Age: 20 years, 128 days
Button broke a 38-year-old record which had been set by one of Mexico’s most promising racing talents.
Ricardo Rodriguez had made his world championship debut for Ferrari in the 1961 Italian Grand Prix. Team mate Wolfgang von Trips was killed during the race, leaving a void in the team which Rodriguez helped fill the following year.
At Spa-Francorchamps he took fourth place in the wheeltracks of the other Ferrari of Phil Hill, picking up his first three points.
But tragically, F1’s youngest points scorer had less than five months to live. He could not stand to miss his home country’s non-championship grand prix in November, so when Ferrari decided not to enter he drove a Lotus run by Rob Walker instead. During practice he crashed at the Peraltada, suffered horrible injuries, and was killed.
Race: 2009 Australian Grand Prix
Age: 20 years, 154 days
Like Alguersuari, Buemi made an early start in F1 with Toro Rosso but lost his race seat at the end of 2011. Unlike his former team mate, Buemi has remained with Red Bull as a test driver.
With three laps to go in his first F1 race Buemi seemed destined not to begin his F1 career with a points haul. He was running tenth, two places outside of the points, when the Australian Grand Prix ended amid drama.
First Vettel collided with Kubica, putting both out and bringing the Safety Car onto the track. Then Lewis Hamilton and McLaren made a fateful decision to let Jarno Trulli past during the Safety Car period.
This was eventually ruled to have been an error, one which the team did not confess to, and when Hamilton was thrown out of the race four days later Buemi was confirmed in seventh.
Early in his career Rosberg had shared a kart team with Hamilton and also went up against him in F3. But he arrived in F1 one year before his rival.
It looked like Rosberg’s promotion to Williams’ race squad might have been premature when he collided with Heidfeld at the first corner, damaging his front wing. But after making an early pit stop Rosberg went on a charge, setting fastest lap on his was to an impressive seventh place.
That raised hopes for what he could achieve later in the year. But it proved his best result of the season, as a series of technical problems and a few more run-ins with his rivals kept him from finishing any higher.
Race: 1964 Dutch Grand Prix
Age: 20 years, 314 days
Teenage racing drivers were a rare thing when Amon made his F1 debut in 1963. He didn’t score during his first season driving a Lola for Reg Parnell, but came close at Reims and Silverstone, finishing seventh on both occasions.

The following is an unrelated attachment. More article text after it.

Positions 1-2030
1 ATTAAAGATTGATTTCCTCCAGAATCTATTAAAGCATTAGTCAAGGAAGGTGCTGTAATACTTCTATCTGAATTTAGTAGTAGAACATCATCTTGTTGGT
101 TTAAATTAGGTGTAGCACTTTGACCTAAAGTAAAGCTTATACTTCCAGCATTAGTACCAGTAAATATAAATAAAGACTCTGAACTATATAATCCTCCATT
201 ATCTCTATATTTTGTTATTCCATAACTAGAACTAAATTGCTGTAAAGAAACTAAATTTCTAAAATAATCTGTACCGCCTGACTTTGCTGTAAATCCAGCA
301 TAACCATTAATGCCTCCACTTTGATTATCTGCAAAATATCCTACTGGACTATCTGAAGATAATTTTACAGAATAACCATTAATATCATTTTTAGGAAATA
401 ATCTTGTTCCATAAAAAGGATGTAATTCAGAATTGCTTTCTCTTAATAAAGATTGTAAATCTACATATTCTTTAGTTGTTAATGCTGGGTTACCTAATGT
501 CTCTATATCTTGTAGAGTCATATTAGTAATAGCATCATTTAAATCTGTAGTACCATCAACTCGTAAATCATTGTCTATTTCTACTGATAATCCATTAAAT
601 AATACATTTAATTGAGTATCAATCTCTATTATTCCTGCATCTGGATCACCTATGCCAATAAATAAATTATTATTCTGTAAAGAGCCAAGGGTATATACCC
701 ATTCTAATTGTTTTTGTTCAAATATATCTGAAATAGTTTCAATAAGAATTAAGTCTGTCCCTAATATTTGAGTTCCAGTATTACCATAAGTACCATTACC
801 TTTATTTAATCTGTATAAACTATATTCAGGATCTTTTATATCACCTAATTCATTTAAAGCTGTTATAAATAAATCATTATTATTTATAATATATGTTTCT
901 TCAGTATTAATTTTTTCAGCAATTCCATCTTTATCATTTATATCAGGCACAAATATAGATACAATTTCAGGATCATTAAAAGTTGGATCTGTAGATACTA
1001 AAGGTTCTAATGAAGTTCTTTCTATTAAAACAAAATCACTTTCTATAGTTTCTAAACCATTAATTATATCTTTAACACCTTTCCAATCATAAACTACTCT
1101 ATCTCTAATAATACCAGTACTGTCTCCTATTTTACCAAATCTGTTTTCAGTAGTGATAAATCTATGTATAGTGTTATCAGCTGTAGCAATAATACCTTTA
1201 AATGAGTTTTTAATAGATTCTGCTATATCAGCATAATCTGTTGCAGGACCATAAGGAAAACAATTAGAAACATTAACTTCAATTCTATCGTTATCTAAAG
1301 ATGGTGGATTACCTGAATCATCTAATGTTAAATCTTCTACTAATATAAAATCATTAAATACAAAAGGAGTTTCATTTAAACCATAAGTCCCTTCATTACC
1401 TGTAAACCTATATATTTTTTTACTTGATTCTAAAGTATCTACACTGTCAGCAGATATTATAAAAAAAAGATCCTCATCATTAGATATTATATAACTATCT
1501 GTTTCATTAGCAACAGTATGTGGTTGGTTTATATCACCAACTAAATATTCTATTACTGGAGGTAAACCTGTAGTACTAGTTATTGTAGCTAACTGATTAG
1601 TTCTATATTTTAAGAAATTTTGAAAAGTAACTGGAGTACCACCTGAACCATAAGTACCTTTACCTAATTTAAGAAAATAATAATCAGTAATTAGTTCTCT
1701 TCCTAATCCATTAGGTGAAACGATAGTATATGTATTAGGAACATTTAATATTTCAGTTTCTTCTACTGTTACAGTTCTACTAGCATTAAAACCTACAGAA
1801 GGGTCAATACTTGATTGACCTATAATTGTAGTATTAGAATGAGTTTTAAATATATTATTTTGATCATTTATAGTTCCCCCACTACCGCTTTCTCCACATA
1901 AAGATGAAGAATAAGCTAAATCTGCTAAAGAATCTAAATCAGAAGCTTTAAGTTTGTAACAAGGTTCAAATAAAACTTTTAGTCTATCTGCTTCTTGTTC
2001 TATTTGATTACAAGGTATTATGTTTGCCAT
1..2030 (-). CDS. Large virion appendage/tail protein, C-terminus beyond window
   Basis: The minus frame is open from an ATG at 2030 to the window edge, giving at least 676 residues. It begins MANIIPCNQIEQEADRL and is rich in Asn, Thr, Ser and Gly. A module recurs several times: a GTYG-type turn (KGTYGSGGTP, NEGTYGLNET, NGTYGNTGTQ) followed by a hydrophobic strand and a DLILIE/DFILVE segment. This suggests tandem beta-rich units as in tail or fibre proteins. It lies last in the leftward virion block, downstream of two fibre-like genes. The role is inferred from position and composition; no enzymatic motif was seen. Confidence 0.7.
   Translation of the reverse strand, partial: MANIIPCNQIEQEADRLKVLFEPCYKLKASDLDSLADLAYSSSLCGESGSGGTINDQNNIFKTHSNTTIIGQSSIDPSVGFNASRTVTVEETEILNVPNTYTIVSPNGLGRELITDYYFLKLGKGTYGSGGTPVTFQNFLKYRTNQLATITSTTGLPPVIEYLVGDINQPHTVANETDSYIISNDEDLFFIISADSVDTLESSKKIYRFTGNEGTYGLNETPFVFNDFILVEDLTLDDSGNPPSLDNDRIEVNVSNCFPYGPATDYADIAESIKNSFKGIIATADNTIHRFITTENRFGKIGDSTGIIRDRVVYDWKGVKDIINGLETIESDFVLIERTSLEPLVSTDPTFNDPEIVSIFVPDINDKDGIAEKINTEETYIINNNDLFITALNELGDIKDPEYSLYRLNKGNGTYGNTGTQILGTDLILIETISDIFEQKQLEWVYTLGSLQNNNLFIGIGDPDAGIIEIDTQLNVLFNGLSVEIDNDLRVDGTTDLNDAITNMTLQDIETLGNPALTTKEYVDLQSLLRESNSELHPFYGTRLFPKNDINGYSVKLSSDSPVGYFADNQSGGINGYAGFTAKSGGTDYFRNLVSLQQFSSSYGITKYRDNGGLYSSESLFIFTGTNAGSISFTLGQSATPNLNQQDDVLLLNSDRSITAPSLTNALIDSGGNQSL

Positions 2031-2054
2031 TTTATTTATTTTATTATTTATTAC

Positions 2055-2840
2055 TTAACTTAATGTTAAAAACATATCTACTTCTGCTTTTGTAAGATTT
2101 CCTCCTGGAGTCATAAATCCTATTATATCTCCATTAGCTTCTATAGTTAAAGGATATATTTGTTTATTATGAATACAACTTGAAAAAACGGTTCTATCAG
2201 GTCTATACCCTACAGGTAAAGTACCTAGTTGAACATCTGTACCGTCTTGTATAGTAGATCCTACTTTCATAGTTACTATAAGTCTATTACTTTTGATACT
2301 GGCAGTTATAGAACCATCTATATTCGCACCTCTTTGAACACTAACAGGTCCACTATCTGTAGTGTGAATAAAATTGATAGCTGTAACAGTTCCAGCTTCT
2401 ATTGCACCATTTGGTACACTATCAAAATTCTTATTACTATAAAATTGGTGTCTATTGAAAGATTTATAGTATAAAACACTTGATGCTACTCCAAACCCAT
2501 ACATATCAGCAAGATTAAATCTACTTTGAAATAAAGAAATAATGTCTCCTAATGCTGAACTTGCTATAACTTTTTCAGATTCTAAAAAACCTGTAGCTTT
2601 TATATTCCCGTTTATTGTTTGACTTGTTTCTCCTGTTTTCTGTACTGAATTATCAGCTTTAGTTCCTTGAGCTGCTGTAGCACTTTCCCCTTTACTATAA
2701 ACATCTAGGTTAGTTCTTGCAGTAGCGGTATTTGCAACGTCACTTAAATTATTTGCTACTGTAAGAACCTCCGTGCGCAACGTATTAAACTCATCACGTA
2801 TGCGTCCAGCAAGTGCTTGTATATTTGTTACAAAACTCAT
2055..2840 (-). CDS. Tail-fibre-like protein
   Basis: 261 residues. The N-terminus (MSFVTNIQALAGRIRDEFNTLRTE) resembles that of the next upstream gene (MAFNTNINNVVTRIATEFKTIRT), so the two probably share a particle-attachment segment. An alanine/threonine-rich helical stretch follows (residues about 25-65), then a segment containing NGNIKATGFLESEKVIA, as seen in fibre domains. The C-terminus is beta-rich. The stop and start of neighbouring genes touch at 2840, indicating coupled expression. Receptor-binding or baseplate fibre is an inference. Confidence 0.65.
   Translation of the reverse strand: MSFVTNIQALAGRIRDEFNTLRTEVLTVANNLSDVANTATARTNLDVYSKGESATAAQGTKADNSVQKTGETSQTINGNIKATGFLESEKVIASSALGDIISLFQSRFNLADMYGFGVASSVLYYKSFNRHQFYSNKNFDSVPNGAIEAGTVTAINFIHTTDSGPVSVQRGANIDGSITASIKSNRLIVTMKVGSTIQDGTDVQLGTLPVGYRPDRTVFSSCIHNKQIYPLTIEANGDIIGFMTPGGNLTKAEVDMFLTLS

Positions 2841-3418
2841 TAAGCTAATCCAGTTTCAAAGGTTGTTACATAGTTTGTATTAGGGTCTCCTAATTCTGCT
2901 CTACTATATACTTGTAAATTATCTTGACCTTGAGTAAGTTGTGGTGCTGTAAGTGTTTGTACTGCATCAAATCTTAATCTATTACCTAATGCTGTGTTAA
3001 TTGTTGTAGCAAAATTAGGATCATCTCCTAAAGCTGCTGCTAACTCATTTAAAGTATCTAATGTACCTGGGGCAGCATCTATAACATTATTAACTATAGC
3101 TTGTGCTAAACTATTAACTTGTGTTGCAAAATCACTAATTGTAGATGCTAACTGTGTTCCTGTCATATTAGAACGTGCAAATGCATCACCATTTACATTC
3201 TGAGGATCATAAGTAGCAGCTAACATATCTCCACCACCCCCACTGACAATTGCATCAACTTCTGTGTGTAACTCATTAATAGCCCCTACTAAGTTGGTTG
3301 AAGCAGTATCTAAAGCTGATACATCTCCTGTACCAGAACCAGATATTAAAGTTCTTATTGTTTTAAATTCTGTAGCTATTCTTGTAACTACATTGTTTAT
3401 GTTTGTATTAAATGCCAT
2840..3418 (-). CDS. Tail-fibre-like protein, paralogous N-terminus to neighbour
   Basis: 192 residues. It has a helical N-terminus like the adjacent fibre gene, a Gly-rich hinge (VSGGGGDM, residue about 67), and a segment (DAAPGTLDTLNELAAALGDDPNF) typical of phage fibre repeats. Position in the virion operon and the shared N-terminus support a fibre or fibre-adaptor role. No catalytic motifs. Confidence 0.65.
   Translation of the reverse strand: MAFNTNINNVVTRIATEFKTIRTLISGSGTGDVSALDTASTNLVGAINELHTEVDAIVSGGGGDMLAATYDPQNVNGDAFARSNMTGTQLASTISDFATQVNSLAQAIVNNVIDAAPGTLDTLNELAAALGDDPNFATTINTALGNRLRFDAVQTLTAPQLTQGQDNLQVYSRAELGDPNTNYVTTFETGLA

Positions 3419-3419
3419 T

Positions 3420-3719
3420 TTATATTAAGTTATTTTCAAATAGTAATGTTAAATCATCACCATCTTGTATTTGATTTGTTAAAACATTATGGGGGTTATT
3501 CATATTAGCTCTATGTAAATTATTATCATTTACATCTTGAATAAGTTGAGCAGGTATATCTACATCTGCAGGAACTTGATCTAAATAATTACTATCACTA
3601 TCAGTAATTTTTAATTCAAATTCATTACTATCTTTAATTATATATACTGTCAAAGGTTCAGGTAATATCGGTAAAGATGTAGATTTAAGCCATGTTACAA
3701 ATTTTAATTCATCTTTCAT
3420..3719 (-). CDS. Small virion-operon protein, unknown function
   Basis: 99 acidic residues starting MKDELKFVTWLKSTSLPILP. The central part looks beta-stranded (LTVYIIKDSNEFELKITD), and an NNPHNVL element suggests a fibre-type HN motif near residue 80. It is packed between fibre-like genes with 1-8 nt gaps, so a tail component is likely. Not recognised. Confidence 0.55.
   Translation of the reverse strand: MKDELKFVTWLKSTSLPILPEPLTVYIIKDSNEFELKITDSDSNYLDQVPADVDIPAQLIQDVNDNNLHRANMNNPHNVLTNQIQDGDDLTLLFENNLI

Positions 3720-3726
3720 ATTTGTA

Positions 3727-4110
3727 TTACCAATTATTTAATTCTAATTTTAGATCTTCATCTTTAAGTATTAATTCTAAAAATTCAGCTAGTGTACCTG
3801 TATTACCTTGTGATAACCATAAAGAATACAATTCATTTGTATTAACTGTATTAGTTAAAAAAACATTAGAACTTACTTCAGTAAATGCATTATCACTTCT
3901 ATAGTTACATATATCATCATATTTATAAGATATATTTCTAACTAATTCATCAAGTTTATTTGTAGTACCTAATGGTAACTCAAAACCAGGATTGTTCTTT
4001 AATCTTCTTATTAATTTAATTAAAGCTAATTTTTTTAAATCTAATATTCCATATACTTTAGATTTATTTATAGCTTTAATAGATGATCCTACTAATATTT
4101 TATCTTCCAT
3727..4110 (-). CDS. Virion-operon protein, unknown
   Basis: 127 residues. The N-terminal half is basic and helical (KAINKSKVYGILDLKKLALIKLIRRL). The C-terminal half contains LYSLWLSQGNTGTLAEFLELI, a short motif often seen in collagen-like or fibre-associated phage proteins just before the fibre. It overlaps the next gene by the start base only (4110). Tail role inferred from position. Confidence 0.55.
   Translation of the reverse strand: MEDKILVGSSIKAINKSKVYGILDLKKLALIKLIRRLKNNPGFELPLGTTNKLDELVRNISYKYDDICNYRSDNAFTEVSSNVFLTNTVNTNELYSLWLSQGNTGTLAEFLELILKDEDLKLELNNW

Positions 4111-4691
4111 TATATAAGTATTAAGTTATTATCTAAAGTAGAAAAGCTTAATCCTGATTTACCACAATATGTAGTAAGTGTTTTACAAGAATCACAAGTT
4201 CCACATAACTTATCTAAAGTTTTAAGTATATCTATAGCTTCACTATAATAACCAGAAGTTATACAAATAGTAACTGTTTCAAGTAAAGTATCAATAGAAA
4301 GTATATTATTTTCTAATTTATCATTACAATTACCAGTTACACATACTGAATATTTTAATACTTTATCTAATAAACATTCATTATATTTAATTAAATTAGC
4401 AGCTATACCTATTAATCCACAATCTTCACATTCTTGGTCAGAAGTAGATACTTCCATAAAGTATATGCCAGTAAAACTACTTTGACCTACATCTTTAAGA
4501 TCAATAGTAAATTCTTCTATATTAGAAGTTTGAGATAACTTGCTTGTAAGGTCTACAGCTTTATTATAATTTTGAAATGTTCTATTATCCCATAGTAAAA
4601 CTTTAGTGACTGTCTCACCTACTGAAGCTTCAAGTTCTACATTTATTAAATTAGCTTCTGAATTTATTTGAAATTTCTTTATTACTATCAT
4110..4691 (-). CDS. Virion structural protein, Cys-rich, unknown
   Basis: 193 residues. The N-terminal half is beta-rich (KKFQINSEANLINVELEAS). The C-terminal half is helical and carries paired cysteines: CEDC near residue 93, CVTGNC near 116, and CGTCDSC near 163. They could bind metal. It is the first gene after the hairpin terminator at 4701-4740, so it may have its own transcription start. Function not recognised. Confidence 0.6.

The team switched to a Lotus 25 the following year an Amon brought the car home fifth in the first race he started that year at Zandvoort. At the time it would have been hard to imagine this bright young talent would spend another 13 years in F1 yet, through a combination of poor luck and poor timing, never win a race.
Race: 2002 Malaysian Grand Prix
Age: 20 years, 331 days
Felipe Massa had a hard act to follow in 2002 when he succeeded Raikkonen as Peter Sauber’s ‘next big thing’.
Massa was clearly a rough diamond – incident-prone yet clearly very quick. That said he was blameless in the multi-car shunt which ruined his F1 race before it had started in Australia. Next time out in Malaysia he brought the Sauber home in sixth.
He got himself in trouble a few too many times during the rest of the season, however, and was benched for one race after collecting a grid penalty for colliding with Pedro de la Rosa during the Italian Grand Prix.
Sergio Perez should have joined F1’s ranks of first-time points scorers when he crossed the line seventh at his first race in Australia at the beginning of the 2011 season. But he and team mate Kamui Kobayashi were disqualified due to a rear wing infringement.
He made amends at round five in Spain, bringing the car home ninth. But at the very next round, Monaco, he crashed heavily and missed the race and the following event in Canada due to injury.
Top ten youngest F1 points scorers
|Daniil Kvyat||Toro Rosso||2014 Australian Grand Prix||19 years, 329 days|
|Sebastian Vettel||BMW||2007 United States Grand Prix||19 years, 354 days|
|Jaime Alguersuari||Toro Rosso||2010 Malaysian Grand Prix||20 years, 17 days|
|Jenson Button||Williams||2000 Brazilian Grand Prix||20 years, 72 days|
|Ricardo Rodriguez||Ferrari||1962 Belgian Grand Prix||20 years, 128 days|
|Sebastien Buemi||Toro Rosso||2009 Australian Grand Prix||20 years, 154 days|
|Nico Rosberg||Williams||2006 Bahrain Grand Prix||20 years, 263 days|
|Chris Amon||Reg Parnell||1964 Dutch Grand Prix||20 years, 314 days|
|Felipe Massa||Sauber||2002 Malaysian Grand Prix||20 years, 331 days|
|Sergio Perez||Sauber||2011 Spanish Grand Prix||21 years, 121 days|
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Images © Red Bull/Getty, Williams/LAT, Sauber